That was a hard revelation to see in this issue especially after Rahne asked if she could stop and just live a normal life. That was a nice moment and something that makes sense, sometimes people are just tired of fighting, especially since she has been doing this since she was a kid; I’ll be honest I was hoping that she would have the happy ending but it wasn’t in the script for her.
So we see right off the bat that Cyclops is turning over Samurai, Dragoness, Forearm, and Strobe to Captain America so they can be properly placed into custody. Scott admits he doesn’t like this and really doesn’t trust Cap, he even hides the fact that he still has Hope, Banshee, and Dark Beast. What I found interesting in the conversation between the two was that Scott doesn’t see the USA as his country anymore, which is sad but understandable as he says, “I’m a Mutant, Steve. Any country I ever had has been taken from me long ago.” Hmmm…maybe a return for Utopia? Before that scene ends we see Cap give a note to Scott, so I wonder how that will play out later. Havok has a moment where he expresses that he is tired of not being in Scott’s council and the lying to Captain America. Alex doesn’t like the fact that Scott is getting more advice from Logan and not evening hearing out his own brother. Scott simply tells him:
Which I find interesting as we do tend to blind ourselves and judgements for those we care about. The next scene sets us up for some X-Men action. As we see a “Magneto” led Brotherhood attack Connallon Air Force Base in Eastern Transia; the scary part of this Brotherhood is they have a Juggernaut. We then shift back to Harry’s Hideaway and the decision is set who will lead the X-Men, Scott tells the group as of now he is no longer the De Facto Leader. They come to a consensus that most of the team members are leaders, so actions will be put to a vote. Illyana calls up the first vote and it looks like that is to add Hope and Banshee to the team, so this group goes into action against the Brotherhood.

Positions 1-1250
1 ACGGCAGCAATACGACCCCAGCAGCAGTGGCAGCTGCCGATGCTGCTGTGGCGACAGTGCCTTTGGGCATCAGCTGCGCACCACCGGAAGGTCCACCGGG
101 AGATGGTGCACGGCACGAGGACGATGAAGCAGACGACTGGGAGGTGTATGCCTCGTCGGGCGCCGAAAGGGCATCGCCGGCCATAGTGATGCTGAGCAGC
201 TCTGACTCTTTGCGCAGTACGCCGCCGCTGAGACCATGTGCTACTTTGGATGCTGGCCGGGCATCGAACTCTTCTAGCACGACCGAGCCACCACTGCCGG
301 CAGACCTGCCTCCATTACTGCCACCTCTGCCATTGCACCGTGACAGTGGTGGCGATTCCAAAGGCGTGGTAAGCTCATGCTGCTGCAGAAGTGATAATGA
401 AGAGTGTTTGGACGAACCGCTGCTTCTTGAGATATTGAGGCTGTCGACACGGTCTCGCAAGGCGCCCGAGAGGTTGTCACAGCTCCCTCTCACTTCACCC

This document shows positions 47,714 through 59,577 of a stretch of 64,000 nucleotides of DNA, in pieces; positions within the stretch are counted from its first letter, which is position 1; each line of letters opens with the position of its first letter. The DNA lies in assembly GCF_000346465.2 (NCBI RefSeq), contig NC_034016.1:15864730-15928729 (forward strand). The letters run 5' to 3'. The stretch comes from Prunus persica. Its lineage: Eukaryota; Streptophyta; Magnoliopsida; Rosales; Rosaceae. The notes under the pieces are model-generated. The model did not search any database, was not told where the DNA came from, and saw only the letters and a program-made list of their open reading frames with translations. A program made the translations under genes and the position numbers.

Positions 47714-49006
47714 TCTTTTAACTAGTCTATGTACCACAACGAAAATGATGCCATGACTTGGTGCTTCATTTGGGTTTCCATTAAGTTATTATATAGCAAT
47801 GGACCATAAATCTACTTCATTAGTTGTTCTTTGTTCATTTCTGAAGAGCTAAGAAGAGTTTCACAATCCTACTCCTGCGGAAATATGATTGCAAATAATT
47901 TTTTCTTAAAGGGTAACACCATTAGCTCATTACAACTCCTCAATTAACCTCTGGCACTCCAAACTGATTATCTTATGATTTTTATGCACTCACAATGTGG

Looking good! What was interesting was the line all sins are forgiven, so this might help to launch this team forward instead of some of the past drama holding them back. In this fight we see Cyclops flashback to Rhane which is crazy as they are in battle and his mind wandered. They have a struggle with the Brotherhood but in the end they manage to get to “Magneto” and discover that he is actually Joseph, which puts Juggernaut in an awkward position. Joseph explains why he is doing what he is doing and seems to try and recruit was is left of the X-Men to his side. Yet in the end it doesn’t matter as Juggy says:
Juggernaut seems to not want any problems with the X-Men and he tells them that he wants to help the Mutants out. Joseph knows he is defeated and then continues with Villainous Monologue until we see a “swssh” across his neck and then his head fall off, so goodbye Joseph, hello Kwannon aka Nothing.
I enjoyed the issue and I felt it did move the arc along a little faster than the previous issues. It has set up a lot of questions and I hope we get to find the answer soon as we are six issues deep into this. I enjoy the fact that it doesn’t really play off as Bad Guy vs Good Guy with the Brotherhood and X-men, but that both sides have expressed why they are doing their actions. For once I can see the Brotherhood being right, I mean who wouldn’t fight this hard in the given situation. When they were in the millions they had a hard enough time now that there is a handful of them they are really backed to the wall. I can’t wait to see how this arc continues/concludes and next issue will definitely have lots to deal with from this fallout. I give this issue 5 out of 5 Juggernauts and highly recommend this arc. As always read on and Excelsior!
The “Tommy Oliver Variety Hour” Coming To Comic Stands Near You!
An Editorial From Rafael Encinas
The “Tommy Oliver Variety Hour” Coming To Comic Stands Near You!